Drinking water: Revamped lead rule ignores concerns raised in EPA memo:  “Three years ago, staff in EPA’s Midwest office sent a warning to headquarters about regulations that prevent lead in drinking water: Even when followed perfectly, the standards weren’t protecting public health.  “Proper implementation and compliance with the [Lead and Copper Rule] may not provide certainty that the public is protected from elevated levels of lead, particularly in communities with lead service lines and particularly with regard to susceptible populations such as young children,” then-acting Region 5 Administrator Robert Kaplan wrote in a 2017 memo to then-acting Assistant Administrator for the Office of Water Michael Shapiro. … ”  Read more from E&E News here: Drinking water: Revamped lead rule ignores concerns raised in EPA memo

Climate change poses ‘catastrophic’ threat to national security, report says:  “Climate change poses a significant threat to national security and global stability, according to a new report.  “Even at scenarios of low warming, each region of the world will face severe risks to national and global security in the next three decades. Higher levels of warming will pose catastrophic, and likely irreversible, global security risks over the course of the 21st century,” the report warns. ... ”  Read more from The Weather Channel here: Climate change poses ‘catastrophic’ threat to national security, report says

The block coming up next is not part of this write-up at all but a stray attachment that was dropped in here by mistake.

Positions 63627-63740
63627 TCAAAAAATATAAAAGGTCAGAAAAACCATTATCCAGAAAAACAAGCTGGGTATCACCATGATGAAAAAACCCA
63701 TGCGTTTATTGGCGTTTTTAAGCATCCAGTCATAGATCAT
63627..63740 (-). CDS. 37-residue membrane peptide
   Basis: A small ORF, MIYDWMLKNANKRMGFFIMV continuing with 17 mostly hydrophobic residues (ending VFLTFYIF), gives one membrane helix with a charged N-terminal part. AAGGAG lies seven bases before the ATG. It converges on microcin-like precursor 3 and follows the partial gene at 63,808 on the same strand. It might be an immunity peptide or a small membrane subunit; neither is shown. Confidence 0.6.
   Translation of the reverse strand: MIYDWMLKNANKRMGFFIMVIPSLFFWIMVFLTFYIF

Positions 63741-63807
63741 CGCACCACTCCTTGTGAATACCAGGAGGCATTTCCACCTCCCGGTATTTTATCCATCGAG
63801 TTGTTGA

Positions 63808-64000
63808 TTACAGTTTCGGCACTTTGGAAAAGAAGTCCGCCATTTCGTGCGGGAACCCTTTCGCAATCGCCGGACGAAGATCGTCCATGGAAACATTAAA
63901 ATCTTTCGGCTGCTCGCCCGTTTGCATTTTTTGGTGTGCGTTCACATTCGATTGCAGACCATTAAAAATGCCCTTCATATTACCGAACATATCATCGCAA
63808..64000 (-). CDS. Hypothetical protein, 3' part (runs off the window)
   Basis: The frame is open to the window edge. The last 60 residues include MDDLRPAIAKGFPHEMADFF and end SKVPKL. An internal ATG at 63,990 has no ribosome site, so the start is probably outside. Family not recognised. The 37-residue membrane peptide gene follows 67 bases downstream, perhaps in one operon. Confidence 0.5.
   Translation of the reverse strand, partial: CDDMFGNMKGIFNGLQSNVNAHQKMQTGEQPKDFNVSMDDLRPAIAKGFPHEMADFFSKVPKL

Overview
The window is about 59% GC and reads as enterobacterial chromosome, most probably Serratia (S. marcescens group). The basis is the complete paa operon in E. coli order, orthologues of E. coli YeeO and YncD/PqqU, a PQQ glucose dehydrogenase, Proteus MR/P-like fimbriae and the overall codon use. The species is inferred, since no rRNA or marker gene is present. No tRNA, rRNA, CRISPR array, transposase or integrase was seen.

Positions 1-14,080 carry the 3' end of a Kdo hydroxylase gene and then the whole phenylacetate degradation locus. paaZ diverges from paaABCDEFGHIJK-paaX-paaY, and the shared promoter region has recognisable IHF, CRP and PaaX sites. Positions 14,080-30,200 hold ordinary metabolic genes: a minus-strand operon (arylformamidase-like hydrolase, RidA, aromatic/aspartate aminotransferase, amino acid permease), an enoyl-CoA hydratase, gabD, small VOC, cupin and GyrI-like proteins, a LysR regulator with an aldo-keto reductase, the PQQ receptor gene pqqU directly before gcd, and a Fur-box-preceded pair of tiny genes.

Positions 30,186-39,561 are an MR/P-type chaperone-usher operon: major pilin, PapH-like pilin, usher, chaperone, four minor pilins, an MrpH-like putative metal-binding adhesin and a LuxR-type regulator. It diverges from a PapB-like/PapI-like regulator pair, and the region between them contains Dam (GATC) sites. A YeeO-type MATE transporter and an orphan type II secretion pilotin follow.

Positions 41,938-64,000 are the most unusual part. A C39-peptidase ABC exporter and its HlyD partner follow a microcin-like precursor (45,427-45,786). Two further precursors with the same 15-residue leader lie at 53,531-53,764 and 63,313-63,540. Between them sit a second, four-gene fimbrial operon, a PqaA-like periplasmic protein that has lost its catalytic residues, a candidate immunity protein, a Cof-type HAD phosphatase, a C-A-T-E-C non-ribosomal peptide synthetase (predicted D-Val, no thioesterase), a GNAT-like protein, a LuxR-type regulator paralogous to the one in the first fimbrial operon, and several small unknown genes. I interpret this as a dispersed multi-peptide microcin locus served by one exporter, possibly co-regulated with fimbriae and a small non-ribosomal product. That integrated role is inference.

How much would the Democrats’ climate bill cost?  “Draft legislation from House Energy and Commerce Committee Democrats shows an ambitious federal government spending strategy heavily dependent on grant programs and cooperation from congressional appropriators and the executive branch.  In total, the measure would authorize approximately $316 billion over a decade’s time in order to help the country reach net-zero emissions by 2050, according to an E&E News accounting.  The spending would come through new programs within the Department of Energy and EPA, along with a host of reauthorizations and expansion of existing programs at those agencies.  The accounting represents an attempt to capture the direct dollar figure authorizations included in the draft bill language. … ”  Read more from E&E News here: How much would the Democrats’ climate bill cost?

White House effort to roll back bedrock environmental law spurs strong opposition:  “The White House heard an outpouring of opposition to its plans to roll back a landmark environmental law that requires the government to weigh the environmental impacts of pipelines, highways, oil development and a host of other projects.  The White House Council on Environmental Quality (CEQ) in January proposed a massive rewriting of the National Environmental Policy Act (NEPA) eliminating the requirement that the government consider climate change when evaluating projects and in some cases even allowing companies to assess the impacts of their own projects.  … ”  Read more from The Hill here:  White House effort to roll back bedrock environmental law spurs strong opposition